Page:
INDIANAPOLIS, IN - SEPTEMBER 13: William Fuller #7 of the Notre Dame Fighting Irish and Nick Martin #72 of the Notre Dame Fighting Irish celebrate a touchdown during the game against the Purdue Boilermakers at Lucas Oil Stadium on September 13, 2014 in Indianapolis, Indiana.  (Photo by Michael Hickey/Getty Images)
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Jaylon Smith, Nick Martin, KeiVarae Russell and C.J. Prosise were all selected on Friday, with four Irish teammates taken on the second night of the NFL Draft. As mentioned, Smith came off the board at pick 34, with the Cowboys gambling on the injured knee of the Butkus Award winner. Nick Martin was selected at pick 50, joining former teammate Will Fuller in Houston.

The third round saw Russell and Prosise come off the board, with Kansas City jumping on the confident cornerback and the Seahawks taking Notre Dame’s breakout running back. It capped off a huge night for the Irish with Sheldon Day, one of the more productive football players in college football, still on the board for teams to pick.

Here’s a smattering of instant reactions from the immediate aftermath.

 

 

Jaylon Smith goes to Dallas with 34th pick

PITTSBURGH, PA - NOVEMBER 07:  Jaylon Smith #9 of the Notre Dame Fighting Irish celebrates by wearing the hat of team mascot, Lucky The Leprechaun, following their 42-30 win against the Pittsburgh Panthers at Heinz Field on November 7, 2015 in Pittsburgh, Pennsylvania.  (Photo by Jared Wickerham/Getty Images)
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Jaylon Smith’s nightmare is over.

After watching his football life thrown into chaos with a career-altering knee injury, Smith came off the board after just two picks in the second round, selected by the Dallas Cowboys with the 34th pick. His selection ended the most challenging months of Smith’s young life, and come after cashing in a significant tax-free, loss-of-value insurance policy that’ll end up being just shy of a million dollars.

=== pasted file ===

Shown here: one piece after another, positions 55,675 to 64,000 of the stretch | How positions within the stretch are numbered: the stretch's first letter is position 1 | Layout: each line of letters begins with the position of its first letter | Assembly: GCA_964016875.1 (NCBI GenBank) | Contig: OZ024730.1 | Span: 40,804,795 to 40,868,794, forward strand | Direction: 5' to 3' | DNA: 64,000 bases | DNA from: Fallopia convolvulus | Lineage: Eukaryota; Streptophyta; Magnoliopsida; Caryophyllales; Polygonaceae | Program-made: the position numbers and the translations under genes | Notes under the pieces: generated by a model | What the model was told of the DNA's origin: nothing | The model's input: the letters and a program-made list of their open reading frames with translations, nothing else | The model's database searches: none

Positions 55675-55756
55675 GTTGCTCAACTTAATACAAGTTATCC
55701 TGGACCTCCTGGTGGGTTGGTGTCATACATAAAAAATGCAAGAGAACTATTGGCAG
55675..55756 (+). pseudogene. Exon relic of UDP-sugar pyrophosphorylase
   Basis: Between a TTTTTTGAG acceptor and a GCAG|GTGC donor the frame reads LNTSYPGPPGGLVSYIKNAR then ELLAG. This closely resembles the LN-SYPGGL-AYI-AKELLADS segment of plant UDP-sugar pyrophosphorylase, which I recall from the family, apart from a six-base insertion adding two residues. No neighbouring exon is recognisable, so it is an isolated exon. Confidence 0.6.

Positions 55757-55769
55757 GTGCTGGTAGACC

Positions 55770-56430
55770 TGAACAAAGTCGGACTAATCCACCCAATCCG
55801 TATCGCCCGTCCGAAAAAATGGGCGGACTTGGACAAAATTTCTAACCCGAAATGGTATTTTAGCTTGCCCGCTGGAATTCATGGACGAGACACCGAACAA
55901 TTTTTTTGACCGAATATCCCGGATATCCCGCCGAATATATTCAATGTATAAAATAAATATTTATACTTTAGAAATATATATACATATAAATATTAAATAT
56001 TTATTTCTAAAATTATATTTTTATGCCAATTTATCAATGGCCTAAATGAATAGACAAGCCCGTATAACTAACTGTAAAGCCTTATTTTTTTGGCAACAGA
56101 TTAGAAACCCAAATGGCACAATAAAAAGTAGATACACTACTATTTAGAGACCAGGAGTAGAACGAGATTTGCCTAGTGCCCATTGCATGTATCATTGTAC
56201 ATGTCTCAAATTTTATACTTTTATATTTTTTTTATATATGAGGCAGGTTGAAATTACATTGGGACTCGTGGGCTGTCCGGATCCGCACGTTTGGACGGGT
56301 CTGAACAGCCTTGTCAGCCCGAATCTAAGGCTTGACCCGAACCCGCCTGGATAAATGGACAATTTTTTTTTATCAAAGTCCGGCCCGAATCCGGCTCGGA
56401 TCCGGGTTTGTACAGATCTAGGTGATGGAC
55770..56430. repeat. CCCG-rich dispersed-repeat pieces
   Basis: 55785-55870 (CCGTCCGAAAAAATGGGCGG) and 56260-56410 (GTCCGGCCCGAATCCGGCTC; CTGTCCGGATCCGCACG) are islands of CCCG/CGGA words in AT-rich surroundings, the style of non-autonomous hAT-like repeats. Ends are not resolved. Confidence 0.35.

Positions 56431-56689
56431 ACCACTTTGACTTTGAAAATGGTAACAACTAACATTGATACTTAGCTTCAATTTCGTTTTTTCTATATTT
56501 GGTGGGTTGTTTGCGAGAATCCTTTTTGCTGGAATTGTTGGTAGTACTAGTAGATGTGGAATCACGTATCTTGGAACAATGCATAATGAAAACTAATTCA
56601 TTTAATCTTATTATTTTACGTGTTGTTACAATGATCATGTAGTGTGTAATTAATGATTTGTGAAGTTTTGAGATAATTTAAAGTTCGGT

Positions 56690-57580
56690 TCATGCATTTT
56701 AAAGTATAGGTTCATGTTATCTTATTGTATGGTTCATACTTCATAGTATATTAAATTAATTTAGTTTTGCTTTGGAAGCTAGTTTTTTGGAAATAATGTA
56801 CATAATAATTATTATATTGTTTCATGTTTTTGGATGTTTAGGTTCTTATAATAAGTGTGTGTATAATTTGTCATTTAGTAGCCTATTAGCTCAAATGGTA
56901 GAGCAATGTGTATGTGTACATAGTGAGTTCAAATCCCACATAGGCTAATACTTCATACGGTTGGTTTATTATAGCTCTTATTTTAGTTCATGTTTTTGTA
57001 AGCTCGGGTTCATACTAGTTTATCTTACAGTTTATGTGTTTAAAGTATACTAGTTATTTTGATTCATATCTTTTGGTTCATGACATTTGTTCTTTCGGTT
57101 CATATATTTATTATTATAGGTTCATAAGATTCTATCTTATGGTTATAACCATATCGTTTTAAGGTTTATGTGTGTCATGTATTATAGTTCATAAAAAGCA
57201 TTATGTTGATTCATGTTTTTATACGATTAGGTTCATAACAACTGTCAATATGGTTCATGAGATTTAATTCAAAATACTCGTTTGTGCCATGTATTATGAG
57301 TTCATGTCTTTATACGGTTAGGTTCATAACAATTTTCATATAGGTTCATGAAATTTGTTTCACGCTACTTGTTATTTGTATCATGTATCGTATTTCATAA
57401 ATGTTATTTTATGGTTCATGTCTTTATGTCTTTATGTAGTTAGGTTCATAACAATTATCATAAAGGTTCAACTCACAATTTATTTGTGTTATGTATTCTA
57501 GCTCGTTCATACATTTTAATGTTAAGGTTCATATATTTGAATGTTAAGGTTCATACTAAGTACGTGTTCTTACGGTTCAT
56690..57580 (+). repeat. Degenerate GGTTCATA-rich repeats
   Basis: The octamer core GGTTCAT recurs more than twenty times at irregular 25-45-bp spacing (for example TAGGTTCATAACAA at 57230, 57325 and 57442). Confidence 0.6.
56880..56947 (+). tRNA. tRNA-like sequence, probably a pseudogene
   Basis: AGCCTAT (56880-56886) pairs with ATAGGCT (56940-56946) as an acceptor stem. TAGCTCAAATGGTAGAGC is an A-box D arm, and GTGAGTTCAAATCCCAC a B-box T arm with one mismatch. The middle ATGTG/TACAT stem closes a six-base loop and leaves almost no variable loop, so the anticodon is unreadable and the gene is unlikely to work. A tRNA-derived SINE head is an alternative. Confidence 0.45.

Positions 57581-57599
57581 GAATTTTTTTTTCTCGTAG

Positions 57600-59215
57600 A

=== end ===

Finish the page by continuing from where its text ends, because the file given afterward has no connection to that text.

No, it’s not top-five money like Smith could’ve expected if he didn’t get hurt. But Smith isn’t expected to play in 2016.

And while there was a pre-draft fascination that focused on the doom and gloom more than the time-consuming recovery, it’s worth pointing out that Dallas’ medical evaluation comes from the source—literally. After all, it was the Cowboys team doctor, Dr. Dan Cooper, who performed the surgery to repair Smith’s knee.

Smith joins Ezekiel Elliott with the Cowboys, arguably the two best position players in the draft. While he might not be available in 2016, Smith will be under the supervision of the Cowboys’ medical staff, paid a seven-figure salary to get healthy with the hopes that he’ll be back to his All-American self sooner than later, especially as the nerve in his knee returns to full functionality.